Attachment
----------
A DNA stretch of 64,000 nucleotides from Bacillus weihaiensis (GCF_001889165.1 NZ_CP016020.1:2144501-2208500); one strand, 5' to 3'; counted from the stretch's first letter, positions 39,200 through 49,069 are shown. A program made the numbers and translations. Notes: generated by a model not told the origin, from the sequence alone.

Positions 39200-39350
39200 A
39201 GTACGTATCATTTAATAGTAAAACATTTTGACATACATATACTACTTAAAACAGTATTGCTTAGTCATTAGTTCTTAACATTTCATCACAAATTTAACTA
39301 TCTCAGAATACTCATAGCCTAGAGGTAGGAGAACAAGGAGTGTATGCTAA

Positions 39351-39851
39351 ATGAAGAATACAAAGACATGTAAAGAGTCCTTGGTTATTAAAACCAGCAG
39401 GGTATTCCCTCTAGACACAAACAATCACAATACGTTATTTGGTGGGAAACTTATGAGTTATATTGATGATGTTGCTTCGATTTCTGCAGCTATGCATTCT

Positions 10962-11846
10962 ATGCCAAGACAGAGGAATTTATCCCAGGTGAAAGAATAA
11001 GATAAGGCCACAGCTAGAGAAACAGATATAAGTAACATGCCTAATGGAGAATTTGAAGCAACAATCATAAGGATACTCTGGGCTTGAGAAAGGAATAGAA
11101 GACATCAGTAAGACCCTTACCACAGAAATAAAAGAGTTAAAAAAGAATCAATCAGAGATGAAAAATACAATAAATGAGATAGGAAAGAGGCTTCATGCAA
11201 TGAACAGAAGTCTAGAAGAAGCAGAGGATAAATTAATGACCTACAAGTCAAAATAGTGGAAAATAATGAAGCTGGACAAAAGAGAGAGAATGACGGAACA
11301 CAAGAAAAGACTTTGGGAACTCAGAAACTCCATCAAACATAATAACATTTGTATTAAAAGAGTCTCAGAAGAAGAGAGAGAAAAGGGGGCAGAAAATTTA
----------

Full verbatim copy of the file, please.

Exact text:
A DNA stretch of 64,000 nucleotides from Bacillus weihaiensis (GCF_001889165.1 NZ_CP016020.1:2144501-2208500); one strand, 5' to 3'; counted from the stretch's first letter, positions 39,200 through 49,069 are shown. A program made the numbers and translations. Notes: generated by a model not told the origin, from the sequence alone.

Positions 39200-39350
39200 A
39201 GTACGTATCATTTAATAGTAAAACATTTTGACATACATATACTACTTAAAACAGTATTGCTTAGTCATTAGTTCTTAACATTTCATCACAAATTTAACTA
39301 TCTCAGAATACTCATAGCCTAGAGGTAGGAGAACAAGGAGTGTATGCTAA

Positions 39351-39851
39351 ATGAAGAATACAAAGACATGTAAAGAGTCCTTGGTTATTAAAACCAGCAG
39401 GGTATTCCCTCTAGACACAAACAATCACAATACGTTATTTGGTGGGAAACTTATGAGTTATATTGATGATGTTGCTTCGATTTCTGCAGCTATGCATTCT

Positions 10962-11846
10962 ATGCCAAGACAGAGGAATTTATCCCAGGTGAAAGAATAA
11001 GATAAGGCCACAGCTAGAGAAACAGATATAAGTAACATGCCTAATGGAGAATTTGAAGCAACAATCATAAGGATACTCTGGGCTTGAGAAAGGAATAGAA
11101 GACATCAGTAAGACCCTTACCACAGAAATAAAAGAGTTAAAAAAGAATCAATCAGAGATGAAAAATACAATAAATGAGATAGGAAAGAGGCTTCATGCAA
11201 TGAACAGAAGTCTAGAAGAAGCAGAGGATAAATTAATGACCTACAAGTCAAAATAGTGGAAAATAATGAAGCTGGACAAAAGAGAGAGAATGACGGAACA
11301 CAAGAAAAGACTTTGGGAACTCAGAAACTCCATCAAACATAATAACATTTGTATTAAAAGAGTCTCAGAAGAAGAGAGAGAAAAGGGGGCAGAAAATTTA